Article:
On a recent four-hour flight to Chicago I decided to pass the time by watching a movie. Among the selections was an animated film a friend of mine enthusiastically recommended. “Out of everyone I know,” she said, “you’d relate to it the most.” This was the sole detail she offered about it. No spoilers, right?
So I selected that movie, plugged in a pair of earbuds, wrapped myself in a blanket and settled in for what I thought would be 90 minutes of light entertainment.
Within 10 minutes I was shuddering under my travel throw as I labored to sob as inconspicuously as possible. Luckily I occupied the window seat, and the person in the middle one gingerly slid several cocktail napkins onto my tray table but otherwise acted as if nothing was amiss.
The purpose of that trip was to stay with my mother in an intensive care unit, where she had been sent after suddenly falling ill. My mother lived with dementia for nearly a decade, and that meant someone had to sit with her at all times to make sure she didn’t pull out her tubes or remove her breathing mask. Every few minutes whoever sat with her reminded her of where she was, and reassured her that she wasn’t alone. She would never make it out of that I.C.U.
The film I selected on my way to that mission was “Kubo and the Two Strings.”
Nothing in the plot synopsis for “Kubo” hints that family tragedy or memory loss are central to the plot, or warns of anything else that might touch off a 90-minute weeping fit. I deeply resented being taken by surprise. Let me be clear, I don’t blame my friend; I blame the damn movie. I selected a cartoon and ended up tumbling into a pit of spears, where I sat trembling in shock for nearly two hours.
It was the first of many cinematic little landmines I’d encounter in the weeks leading up to Mother’s Day.
As far as holidays go, Mother’s Day doesn’t lay a months-long siege to daily living in the same way that Christmas or Valentine’s Day does. Any very special episodes that exist specifically in its honor are few and far between, and for the most part, those of us who might be triggered by the holiday know which films to avoid.
Online shopping also makes it possible to limit direct exposure to rosy sentimental displays in drugstores or to avoid looking at certain aisles while shopping for groceries. The messaging is everywhere, but knowing where it's likely to lurk is helpful.
I've even learned to weather the unexpected gut punches, such as those retailer e-mails appearing in my inbox every morning. Moments before writing these words, I peeked at my inbox and was greeted by "Call Your Mom" from a photography service, for crying out loud.
Then there was this gem, a subject line from an online florist: “Being a Mom is hard, thanking yours is easy!”
I wanted to reply to that one with, “My mother died at the beginning of April so no, it isn’t easy. On the contrary, one of the first stages of grieving is questioning the ‘enoughs’ of your relationship with the parent you just lost. ‘I didn’t call her enough' -- that's a fun one. Or, 'Did I send her enough of your goddamn bouquets that are less resplendent in real life than they look in the photos on your site?’”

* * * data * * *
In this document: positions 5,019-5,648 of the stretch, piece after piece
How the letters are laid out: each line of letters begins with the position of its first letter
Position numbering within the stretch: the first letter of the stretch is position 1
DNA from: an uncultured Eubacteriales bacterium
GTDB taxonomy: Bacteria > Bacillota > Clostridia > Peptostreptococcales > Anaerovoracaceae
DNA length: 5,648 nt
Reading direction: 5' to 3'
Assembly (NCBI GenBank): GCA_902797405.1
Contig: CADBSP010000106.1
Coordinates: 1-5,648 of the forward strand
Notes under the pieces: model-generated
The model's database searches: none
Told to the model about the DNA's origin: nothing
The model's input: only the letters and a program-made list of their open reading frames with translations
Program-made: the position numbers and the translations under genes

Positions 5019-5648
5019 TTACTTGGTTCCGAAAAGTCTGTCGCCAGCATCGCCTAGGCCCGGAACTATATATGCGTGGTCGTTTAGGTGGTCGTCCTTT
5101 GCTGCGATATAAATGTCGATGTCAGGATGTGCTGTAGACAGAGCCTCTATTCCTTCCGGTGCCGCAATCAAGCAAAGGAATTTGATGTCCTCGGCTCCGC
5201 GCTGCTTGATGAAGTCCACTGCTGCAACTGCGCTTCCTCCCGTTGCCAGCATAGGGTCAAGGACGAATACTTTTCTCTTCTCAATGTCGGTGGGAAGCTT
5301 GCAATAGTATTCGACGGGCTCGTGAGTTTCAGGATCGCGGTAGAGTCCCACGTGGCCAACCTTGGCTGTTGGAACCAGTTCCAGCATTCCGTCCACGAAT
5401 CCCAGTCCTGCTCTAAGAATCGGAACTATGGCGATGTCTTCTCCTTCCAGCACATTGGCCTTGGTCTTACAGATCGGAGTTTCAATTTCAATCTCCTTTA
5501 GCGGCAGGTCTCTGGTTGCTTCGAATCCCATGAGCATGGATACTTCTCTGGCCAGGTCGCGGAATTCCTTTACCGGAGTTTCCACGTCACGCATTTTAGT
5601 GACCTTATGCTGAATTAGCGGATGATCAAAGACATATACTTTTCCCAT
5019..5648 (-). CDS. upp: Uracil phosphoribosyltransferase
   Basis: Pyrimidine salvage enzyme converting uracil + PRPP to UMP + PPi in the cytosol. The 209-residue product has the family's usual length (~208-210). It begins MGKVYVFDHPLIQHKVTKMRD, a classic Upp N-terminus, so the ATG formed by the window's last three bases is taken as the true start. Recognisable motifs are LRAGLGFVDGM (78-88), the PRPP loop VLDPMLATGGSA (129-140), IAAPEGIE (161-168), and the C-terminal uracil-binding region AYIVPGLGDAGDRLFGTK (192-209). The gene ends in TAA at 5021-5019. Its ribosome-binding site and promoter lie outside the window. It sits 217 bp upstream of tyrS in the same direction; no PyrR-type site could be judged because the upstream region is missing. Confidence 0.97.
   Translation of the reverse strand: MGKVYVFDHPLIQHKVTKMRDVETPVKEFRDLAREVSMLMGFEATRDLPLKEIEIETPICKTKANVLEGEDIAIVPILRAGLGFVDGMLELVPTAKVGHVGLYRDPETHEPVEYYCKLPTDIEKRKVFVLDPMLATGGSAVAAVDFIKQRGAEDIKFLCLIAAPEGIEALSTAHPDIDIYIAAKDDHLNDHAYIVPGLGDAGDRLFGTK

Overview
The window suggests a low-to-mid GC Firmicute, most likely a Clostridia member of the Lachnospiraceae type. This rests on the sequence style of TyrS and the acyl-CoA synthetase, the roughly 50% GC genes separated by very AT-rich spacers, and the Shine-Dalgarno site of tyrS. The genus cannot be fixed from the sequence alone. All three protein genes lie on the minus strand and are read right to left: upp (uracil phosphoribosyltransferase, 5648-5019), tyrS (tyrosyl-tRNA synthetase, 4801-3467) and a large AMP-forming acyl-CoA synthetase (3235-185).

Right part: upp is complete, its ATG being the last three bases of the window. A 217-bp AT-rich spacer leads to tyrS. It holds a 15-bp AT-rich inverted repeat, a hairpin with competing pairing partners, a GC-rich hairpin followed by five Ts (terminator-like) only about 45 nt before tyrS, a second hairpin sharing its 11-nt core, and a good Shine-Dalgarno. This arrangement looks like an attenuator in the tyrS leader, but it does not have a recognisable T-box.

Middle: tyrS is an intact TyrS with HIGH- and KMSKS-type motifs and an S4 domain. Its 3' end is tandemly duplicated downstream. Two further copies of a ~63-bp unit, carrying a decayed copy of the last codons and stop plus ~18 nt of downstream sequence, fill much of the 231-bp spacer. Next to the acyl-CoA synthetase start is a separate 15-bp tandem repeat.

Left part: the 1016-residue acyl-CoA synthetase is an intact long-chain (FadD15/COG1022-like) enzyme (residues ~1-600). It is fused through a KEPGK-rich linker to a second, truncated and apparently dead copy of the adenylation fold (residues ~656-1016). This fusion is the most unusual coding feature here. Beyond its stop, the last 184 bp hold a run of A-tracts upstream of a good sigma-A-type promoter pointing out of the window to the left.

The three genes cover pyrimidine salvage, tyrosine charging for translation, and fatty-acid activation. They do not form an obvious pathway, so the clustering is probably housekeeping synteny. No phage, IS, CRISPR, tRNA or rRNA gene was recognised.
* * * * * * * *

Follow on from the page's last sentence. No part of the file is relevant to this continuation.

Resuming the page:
Instead I hit delete, take a few deep breaths, and move on.
Those micro-explosions last for moments. When a series’ or a film’s plot ambushes me, though, that flattens me for days. And in the same way those casually devastating e-mail offers and frilly store displays state their intentions up front, the movies or TV series that announce their tragedies aren’t the wrecking balls. Deadlier ones hide their psychological attackers in the bushes down what would appear to be very clear and safe roads. They wait ahead, silent and patient, invisible ninjas ready to stab.
A week before my mother’s funeral, I subjected myself to the entire season of “13 Reasons Why.” For work, understand. Netflix did not hide that it is about a dead girl, so that part of the tale didn’t bother me. No, the gotcha that woke me up in the middle of the night was its theme of bottomless regret.
Two days after we buried my mother, I returned to the real world and to my job to review HBO's “The Leftovers” -- terrific idea, I know -- as well as Lifetime's “Mary Kills People,” a show about a doctor who administers euthanasia to the terminally ill.
“Mary” wasn’t a problem. “The Leftovers,” as it turned out, I could work with.
The season finale of “Feud” was what shattered me.
Specifically it was the scene in which Jessica Lange’s Joan Crawford enjoyed a radiant, laughter-spangled conversation with old frenemies that was entirely hallucinated. I witnessed my mother having many such exchanges with empty spaces in her hospital room days before that scene aired, and that moment granted me temporary access to what I imagined her side of reality’s veil would look like -- and just as quickly and coldly, it yanked it away. The episode’s writer Gina Welch and director Gwyneth Horder-Payton deserve the highest praise for landing that scene with haunting precision.
Marvelous job, you two. Also, screw you. Both of you.
* * *
Among my peers, the first friend who lost her mother was my college roommate Heidi Kettenring. Heidi’s mom, affectionately known as Kacky, shared a birthday with me. During the year we shared a dorm room she sent me a card and birthday gift, and would often leave messages on our answering machine inquiring about my well-being. Kacky succumbed to cancer in 1998, a couple of years after Heidi and I graduated from college. This is Heidi’s 18th Mother’s Day without her mom.